Images from the Archive

This shows the Norwich War memorial in original position outside the Guildhall. It is just one of several hundred newly digitised original photographs, posters and notices connected with the First World War in Norfolk. The material is held in the collections of the Norfolk Heritage Centre, Norfolk Record Office and Norfolk Museums Service. Over the course of the next few years the images will be posted on www.picture.norfolk.gov.uk (the online picture archive run by Norfolk County Council Library and Information Service).

Norwich War Memorial survey EOS Neal and Bacon donation

Call for help from Newfoundland

We recently received an email from Newfoundland, Canada asking if we could help identify a soldier from a photograph that has ended up in Mr Collins possession.

 

On the back of this image are the words “8359 Mrs M J Nichols, Digby, NS”

Mr Collins has undertaken some research and discovered two soldiers (so far) with this regimental number.

One is  Herbert S Peggs  who was born in Stalham,  and who enlisted in the Canadian Expeditionary Forces with the number #8359. The other is Pr. Herbert Victor Moores was was born in Salford Manchester and who was sadly KIA 1916 while serving with the Manchester Regiment.

While there is no guarantee that either of these men are the one in photograph Mr Collins is very keen to try and put a name to ‘his’ soldier and as there is a possible Norfolk link wonders if anyone can help, and also possibly help fill in the story so we discover why his photo has arrived in New Foundland.

close up of unknown soldier

As ever please do get in touch with us with any ideas or information you might have via comments here, Twitter or our email address, and if you have any queries like this of your own please do contact us too.

War Memorials in South Norfolk

Following on from our recent call for help regarding War Memorials in the county, Sally one of our county librarians has sent this piece to us.

Almost every parish in Norfolk has some form of monument as a memorial to the fallen of the parish; men who lost their lives in World War 1.  These monuments are the focus for annual commemorations on November 11th each year and are often tended by local groups. Most parish councils took responsibility for erecting a memorial to ‘The Fallen’ after the war although it may have been paid for by public subscription and erected on land donated by wealthy individual landowners. On occasion the landowner, squire or lord of the parish would pay for a memorial, such as the impressive column at Elveden near Thetford.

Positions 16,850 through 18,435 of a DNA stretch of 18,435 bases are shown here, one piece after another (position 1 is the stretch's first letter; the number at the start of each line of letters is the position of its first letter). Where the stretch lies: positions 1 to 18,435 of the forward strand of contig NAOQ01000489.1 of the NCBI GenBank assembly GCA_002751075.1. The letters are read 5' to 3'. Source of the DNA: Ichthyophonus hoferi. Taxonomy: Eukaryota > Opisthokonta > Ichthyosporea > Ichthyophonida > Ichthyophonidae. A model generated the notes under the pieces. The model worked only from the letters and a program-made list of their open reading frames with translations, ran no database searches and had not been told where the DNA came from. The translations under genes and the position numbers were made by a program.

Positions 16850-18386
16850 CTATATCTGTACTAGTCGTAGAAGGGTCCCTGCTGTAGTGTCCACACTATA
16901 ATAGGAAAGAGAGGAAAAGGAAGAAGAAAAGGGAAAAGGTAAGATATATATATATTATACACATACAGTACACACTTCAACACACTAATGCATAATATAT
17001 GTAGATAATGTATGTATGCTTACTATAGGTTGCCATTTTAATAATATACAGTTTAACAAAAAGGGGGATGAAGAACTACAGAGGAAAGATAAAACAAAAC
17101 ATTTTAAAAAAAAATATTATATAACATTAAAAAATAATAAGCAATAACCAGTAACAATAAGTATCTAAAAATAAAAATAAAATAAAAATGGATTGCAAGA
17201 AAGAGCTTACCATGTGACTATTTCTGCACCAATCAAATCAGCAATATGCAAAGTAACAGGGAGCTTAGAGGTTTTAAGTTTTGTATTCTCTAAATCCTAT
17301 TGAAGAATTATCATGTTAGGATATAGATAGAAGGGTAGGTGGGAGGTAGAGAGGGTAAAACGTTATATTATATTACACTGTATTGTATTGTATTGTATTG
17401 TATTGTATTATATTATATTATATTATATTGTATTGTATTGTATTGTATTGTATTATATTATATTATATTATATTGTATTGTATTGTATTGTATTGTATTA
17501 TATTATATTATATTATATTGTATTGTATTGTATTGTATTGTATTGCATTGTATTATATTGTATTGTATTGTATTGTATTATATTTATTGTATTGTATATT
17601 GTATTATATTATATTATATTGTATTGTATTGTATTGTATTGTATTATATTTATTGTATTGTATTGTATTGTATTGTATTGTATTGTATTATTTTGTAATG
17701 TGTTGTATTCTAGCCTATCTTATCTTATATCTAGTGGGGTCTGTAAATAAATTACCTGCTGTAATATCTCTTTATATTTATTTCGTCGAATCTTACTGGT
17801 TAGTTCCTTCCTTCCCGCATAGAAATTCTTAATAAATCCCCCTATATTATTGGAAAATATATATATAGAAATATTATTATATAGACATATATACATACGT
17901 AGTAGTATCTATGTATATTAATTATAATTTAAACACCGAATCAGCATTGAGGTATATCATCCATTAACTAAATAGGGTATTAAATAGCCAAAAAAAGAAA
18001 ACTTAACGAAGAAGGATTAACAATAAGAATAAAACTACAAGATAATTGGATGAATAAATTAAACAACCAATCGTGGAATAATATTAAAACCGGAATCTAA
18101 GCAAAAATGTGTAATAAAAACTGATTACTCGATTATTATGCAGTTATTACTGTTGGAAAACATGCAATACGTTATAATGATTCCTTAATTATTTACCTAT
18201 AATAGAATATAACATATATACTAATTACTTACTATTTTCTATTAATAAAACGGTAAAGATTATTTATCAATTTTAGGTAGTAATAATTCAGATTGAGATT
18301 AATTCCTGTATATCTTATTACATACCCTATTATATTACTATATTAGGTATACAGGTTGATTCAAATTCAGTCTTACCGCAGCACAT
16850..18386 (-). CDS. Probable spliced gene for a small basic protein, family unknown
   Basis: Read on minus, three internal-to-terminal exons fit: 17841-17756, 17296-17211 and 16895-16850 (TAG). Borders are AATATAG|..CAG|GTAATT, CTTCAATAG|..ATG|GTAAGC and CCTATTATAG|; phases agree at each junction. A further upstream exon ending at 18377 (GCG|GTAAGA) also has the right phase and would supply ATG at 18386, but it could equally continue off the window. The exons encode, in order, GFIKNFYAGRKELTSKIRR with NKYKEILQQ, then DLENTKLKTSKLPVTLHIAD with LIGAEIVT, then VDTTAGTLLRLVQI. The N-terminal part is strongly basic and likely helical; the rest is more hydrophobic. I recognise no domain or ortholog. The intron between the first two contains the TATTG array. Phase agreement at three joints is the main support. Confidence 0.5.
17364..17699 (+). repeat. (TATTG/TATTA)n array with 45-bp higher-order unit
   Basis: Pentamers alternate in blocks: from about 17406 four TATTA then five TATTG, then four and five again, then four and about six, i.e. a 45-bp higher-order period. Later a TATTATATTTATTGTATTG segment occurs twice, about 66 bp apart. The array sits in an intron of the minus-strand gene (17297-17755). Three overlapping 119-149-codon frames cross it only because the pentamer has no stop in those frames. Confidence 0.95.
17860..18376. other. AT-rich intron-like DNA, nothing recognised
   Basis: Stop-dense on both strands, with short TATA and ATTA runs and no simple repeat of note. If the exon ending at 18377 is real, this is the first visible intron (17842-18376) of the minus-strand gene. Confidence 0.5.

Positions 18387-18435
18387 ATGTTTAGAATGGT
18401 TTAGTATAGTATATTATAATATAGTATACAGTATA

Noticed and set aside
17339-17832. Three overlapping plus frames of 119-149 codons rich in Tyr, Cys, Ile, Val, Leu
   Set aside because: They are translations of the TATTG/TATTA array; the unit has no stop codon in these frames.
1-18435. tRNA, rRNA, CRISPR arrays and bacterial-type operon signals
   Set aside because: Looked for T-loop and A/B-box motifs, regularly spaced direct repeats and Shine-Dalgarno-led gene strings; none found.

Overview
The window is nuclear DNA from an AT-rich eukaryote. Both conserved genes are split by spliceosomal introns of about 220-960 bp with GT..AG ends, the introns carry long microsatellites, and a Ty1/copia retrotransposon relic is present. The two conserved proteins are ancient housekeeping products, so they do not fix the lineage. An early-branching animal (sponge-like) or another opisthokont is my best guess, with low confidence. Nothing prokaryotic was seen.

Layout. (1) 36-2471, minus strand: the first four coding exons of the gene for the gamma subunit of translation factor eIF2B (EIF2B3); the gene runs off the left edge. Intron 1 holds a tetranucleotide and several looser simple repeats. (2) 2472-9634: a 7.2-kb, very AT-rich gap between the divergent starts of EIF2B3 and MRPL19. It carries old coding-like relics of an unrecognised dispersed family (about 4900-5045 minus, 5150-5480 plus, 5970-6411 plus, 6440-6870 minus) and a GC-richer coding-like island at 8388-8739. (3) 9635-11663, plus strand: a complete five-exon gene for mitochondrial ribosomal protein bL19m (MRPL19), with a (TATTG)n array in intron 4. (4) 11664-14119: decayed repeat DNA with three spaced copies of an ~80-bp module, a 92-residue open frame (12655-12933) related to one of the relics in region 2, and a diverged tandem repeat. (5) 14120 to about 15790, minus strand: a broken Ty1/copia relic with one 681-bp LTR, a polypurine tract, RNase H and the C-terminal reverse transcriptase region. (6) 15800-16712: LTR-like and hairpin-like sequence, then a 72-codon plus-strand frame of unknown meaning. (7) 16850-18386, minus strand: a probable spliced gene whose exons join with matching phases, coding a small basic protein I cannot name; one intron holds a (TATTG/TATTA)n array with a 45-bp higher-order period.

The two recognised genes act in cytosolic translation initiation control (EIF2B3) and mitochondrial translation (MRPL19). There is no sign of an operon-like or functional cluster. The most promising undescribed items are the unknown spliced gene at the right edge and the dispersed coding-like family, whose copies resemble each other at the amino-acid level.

Elvedon Memorial (image from Wikimapia)

As the centenary of the outbreak of WW1 approached in 2014, many parishes looked again at these memorials. Some, such as at Diss, found that there were names missing from the memorials of soldiers who should have been honoured. The Diss memorial was inscribed with the missing names and re-dedicated in 2014.

Diss War Memorial (image from Diss Parish Chirch http://www.dissparishchurch.org/WarMemorial.html)

In Harleston Ruth Walton, a local historian, decided to research and publish a book about the lives of the men commemorated on the town memorial. This research uncovered sad stories behind the carved names; the Borrett family from Wortwell lost three sons within seven months in 1917; Frederick aged 29 died in Mesopotomia in April 1917, John aged 31 died in France in July and Stanley aged just 22 who was also killed in France in  October. Another son, Thomas, was serving as a stoker in the Royal Navy and had been interned in Belgium in 1914 after the fall of Antwerp. He came through the war safely and returned to Norfolk. As seems to have happened quite often these brothers are commemorated on both the Harleston and Wortwell memorial.

Ruth Walton’s book We Will Remember; the lives of the Harleston men who fought and died in two world wars is available in Norfolk libraries.

The Waveney Valley Community Archaeology group dedicated time to researching ‘hidden’ memorials in the Waveney Valley: those “more discrete and personal memorials to losses suffered by our communities.” These can take many forms from the rededication of a hall or other local amenity, to the keeping of a Roll of Honour or ‘Flanders Cross’ within the parish church. The group’s website www.waveneyarchaeology.org states that hidden memorials may ”also include street names and street signs, parks, hospitals and bowling greens as well as smaller items of ephemera. Many of these less formal memorials now lie overlooked and unrecorded, with their significance forgotten to the wider population and their loss remains a very real threat.”

If you have completed research in to any aspect of WW1 in your community please do consider sharing the information with us so we can share your research with our readers.

A tour of some of Australia’s War Memorials

We’ve just been sent this lovely piece from one of our blog readers who took a trip to Australia earlier in the year.

The tour began in Melbourne, Victoria, with a visit to the Shrine of Remembrance set among the lush and beautiful Royal Botanic Gardens. 114,000 Victorians enlisted in the First World War. Of the 89,000 of them who served abroad 19,000 were killed. They were buried in distant graves far from home at a time when most Australians did not travel abroad. The Shrine provided a place where Victorians could grieve as individuals, as families or as a community. It also served to honour the courage of the men, women and children who remained at home.